Wednesday, 9 July 2014

quick yarn along

I'm plodding on with Cloud Atlas when I can, but this week I'm also squeezing in a bit of this:

This is actually a very short book, printed in large, widely spaced type, and full of bullet points, little real life examples, and cute baby photos: perfect for those whose concentration is affected by having small children! We practiced baby-led weaning with Sausages and really enjoyed it, so I wanted to brush up on which foods we might want to avoid straight away before we start introducing Bob to food next week. I can't believe how quickly six months has flown past!

This book is mostly dedicated to dispelling the myths created when it was considered appropriate to wean babies from as early as 12 weeks, necessitating spoon feeding, purees, gradually introducing lumps, limiting the types of food they could eat, etc. It's really helpful to think about the influences of the early methods, especially when trying to explain to older friends and family why you are letting your baby tuck in to a roast dinner for their first meal! What I really took from the book was the message that the first six months of eating food are really about learning: learning about food; and learning that food can fill you up as a response to hunger, as well as milk. When you understand that for the first year (at least) the main source of your child's nutrition remains their milk (human or formula), it's easier to be relaxed about what they do or don't eat.

The big thing about baby-led weaning on a practical level, is that you have to relax about mess and waste. I don't worry about the mess too much, but the waste of food thrown on the floor or left on the plate does stress me out a bit. That's my problem, not the boys'! I remember when Sausages was little, he had a friend whose mother made him eat his meals alone in the kitchen, in his nappy. He was NOT allowed to use his hands, because that was messy. Of course, she and her husband ate fully dressed at the table in the dining room. I often wondered when he would be allowed to do so too, at what point the mess would be manageable for her! Baby-led weaning would have made her very stressed, so it's worth noting that it totally doesn't work for every family, but for us it has resulted in a large, healthy three year old who eats anything and everything. When you consider that he was a tiny premmie, that's a real blessing.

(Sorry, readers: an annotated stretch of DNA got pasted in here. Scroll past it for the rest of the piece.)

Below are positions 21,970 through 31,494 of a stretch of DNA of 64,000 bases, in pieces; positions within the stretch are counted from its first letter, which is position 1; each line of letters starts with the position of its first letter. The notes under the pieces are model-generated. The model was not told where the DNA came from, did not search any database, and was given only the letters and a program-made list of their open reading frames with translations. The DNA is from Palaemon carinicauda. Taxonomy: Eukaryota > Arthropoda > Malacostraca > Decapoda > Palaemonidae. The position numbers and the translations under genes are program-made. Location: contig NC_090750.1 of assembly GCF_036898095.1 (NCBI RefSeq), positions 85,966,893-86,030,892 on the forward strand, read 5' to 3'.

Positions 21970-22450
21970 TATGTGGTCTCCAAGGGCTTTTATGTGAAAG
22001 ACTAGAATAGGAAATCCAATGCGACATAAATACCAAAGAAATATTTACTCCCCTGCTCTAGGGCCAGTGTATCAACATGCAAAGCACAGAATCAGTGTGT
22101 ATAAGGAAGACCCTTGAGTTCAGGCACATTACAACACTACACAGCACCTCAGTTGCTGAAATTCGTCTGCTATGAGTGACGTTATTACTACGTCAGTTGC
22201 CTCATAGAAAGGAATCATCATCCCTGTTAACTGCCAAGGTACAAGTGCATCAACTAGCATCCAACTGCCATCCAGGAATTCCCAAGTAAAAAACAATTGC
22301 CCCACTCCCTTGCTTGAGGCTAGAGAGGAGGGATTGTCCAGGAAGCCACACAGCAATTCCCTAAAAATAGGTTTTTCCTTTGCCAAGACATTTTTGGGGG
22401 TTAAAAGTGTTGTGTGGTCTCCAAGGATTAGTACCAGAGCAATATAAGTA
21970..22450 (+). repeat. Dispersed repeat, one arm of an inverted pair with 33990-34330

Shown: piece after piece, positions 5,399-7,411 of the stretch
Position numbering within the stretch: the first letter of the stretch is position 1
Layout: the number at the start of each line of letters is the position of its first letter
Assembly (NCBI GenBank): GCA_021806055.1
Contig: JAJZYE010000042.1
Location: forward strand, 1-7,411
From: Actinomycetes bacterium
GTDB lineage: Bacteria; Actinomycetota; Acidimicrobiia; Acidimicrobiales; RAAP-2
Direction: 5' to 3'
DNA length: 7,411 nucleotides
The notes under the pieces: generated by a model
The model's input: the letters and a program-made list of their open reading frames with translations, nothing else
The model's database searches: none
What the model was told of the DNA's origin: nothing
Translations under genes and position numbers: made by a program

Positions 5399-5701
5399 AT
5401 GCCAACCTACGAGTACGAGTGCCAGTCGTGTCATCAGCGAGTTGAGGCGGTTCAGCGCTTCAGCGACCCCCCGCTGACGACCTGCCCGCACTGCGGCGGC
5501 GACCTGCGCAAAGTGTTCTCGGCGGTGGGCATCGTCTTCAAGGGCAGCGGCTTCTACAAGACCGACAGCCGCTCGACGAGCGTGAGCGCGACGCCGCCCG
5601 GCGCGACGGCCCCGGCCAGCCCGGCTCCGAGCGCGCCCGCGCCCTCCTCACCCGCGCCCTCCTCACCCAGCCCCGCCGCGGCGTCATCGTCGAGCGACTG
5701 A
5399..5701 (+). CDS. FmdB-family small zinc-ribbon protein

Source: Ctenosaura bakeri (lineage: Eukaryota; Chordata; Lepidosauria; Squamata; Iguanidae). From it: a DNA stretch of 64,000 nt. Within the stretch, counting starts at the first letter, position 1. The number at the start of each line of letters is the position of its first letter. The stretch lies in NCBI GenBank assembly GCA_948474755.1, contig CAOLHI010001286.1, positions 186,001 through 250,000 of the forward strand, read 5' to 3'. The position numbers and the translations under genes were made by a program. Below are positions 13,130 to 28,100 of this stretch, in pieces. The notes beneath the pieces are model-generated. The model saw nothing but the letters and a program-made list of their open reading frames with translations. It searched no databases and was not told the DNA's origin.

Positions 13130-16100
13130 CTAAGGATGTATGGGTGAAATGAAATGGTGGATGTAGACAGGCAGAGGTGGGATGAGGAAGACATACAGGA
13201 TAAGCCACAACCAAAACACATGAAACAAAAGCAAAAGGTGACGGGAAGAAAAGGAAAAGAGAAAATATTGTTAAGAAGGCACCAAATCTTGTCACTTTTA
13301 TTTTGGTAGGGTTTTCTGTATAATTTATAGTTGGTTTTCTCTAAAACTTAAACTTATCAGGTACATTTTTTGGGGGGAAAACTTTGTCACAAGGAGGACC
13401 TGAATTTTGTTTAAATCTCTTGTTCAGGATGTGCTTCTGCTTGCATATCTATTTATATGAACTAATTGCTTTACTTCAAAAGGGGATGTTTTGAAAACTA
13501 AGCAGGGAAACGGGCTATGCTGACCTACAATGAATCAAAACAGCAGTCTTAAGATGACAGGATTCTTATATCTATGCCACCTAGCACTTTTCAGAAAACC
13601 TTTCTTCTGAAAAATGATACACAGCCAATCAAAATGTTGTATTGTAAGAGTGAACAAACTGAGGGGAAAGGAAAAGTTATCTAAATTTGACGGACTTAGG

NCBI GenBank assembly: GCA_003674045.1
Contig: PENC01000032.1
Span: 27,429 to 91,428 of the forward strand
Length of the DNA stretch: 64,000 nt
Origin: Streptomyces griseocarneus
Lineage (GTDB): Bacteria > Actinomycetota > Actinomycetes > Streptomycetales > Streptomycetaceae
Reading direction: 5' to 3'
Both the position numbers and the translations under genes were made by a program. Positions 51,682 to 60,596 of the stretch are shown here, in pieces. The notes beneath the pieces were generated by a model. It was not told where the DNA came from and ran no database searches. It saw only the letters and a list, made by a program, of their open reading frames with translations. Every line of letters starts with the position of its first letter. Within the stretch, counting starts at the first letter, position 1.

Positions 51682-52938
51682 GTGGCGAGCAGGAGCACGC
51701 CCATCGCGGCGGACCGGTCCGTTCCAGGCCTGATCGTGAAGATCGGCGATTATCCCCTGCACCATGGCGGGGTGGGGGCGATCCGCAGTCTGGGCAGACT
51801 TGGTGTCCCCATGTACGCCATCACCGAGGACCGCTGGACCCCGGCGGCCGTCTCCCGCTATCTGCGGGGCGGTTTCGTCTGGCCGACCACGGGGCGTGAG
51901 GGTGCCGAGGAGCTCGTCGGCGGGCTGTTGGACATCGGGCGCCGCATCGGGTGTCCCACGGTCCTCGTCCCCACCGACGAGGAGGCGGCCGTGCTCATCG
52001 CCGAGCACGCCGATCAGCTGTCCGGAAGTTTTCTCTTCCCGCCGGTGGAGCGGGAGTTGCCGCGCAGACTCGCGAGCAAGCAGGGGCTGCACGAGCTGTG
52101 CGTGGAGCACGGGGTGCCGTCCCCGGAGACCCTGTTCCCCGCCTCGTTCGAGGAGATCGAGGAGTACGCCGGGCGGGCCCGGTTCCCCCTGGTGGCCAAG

Knitting this week continues to be on the Lonely Tree shawl. I really love knitting charted lace! This is aran weight, so it knits up quickly too. The yarn does have a metallic look, I think it will look elegant over a black dress or blouse. I'm half way through the third chart, thanks to the ladies at my weekly knitting group, who hold Bob so I can knit! I am still on the first ball of yarn though, and my friend has supplied two, so I will definitely do the extra chart on top. I'm going to have to learn how to block acrylic to finish this off, anyone have any tips?!

Feeding the bigger people in the house continues with the Hummingbird project. This week Sausages and I made the Hummingbird cake in anticipation of a visit from cake-loving Bapar, and it was spectacular! It contains pecans, banana, and pineapple amongst the usual ingredients, and is fantastically fruity! I put in twice the amount of pineapple suggested by the recipe, but I think it could have taken even more without falling apart. It was yum!

We also made the peanut butter cookies, which were a massive success! As with other recipes from this book, where they suggested it made 24 we got nearly 50 large biscuits. These have been great for lunch boxes and snack times, an every day biscuit rather than an occasion bake.

I've got a big baby-themed post in the works, and some interesting news about our life in the bungalow to share with you, so do pop back soon, and do hear over to Ginny's and Tami's to see what other crafters are up to this week!



  1. My daughter is using the baby led weaning method, it is working extremely well. The cake is mouth watering, it really does look delightful.

  2. I remember my mother finding it hard to watch my son eat when I would give him food and let him get on with it. She couldn't stand the mess. I was probably spoonfed until I was 12 or something ;)

  3. My youngest is 29, so I'm way past weaning stage, but the book sounds very interesting, I like to read it.

  4. That looks like a good book. I practiced baby-led weaning with my five children (now 21, 19, 16, 13, and 8). After a while, I realized that babies and toddlers do not need very much on their plates for meal time exploration--just a little dollop of each thing to taste and feel. Teeny portions on their plates helped eliminate waste. If they really liked something, I gave them a bit more.

    Your shawl is looking very pretty! And, that cake! YUM!